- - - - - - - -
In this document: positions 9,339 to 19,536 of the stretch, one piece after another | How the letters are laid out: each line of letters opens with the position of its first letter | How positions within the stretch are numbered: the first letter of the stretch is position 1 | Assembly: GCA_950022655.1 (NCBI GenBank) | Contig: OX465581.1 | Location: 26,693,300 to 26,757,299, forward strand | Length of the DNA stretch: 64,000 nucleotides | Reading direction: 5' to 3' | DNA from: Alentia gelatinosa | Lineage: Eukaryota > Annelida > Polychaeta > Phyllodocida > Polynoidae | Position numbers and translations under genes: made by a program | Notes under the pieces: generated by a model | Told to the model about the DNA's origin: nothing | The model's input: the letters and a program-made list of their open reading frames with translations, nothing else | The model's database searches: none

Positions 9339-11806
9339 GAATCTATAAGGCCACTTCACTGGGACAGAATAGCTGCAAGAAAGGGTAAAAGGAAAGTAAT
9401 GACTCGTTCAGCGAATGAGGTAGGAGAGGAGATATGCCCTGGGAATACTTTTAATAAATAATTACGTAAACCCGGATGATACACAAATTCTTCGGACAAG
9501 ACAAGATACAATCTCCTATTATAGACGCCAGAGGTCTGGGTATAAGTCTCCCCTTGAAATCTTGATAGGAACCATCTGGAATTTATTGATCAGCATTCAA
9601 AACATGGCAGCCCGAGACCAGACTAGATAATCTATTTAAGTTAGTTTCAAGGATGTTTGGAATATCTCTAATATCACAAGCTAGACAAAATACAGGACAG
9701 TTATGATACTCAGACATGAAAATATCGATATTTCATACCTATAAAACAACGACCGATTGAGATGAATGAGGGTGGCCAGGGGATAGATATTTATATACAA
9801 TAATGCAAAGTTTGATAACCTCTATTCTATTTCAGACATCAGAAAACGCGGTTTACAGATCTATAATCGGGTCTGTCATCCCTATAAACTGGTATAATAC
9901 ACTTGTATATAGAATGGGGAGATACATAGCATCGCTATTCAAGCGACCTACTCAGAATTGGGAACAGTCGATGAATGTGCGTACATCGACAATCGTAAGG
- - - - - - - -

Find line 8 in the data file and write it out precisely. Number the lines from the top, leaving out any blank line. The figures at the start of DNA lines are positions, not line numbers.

9801 TAATGCAAAGTTTGATAACCTCTATTCTATTTCAGACATCAGAAAACGCGGTTTACAGATCTATAATCGGGTCTGTCATCCCTATAAACTGGTATAATAC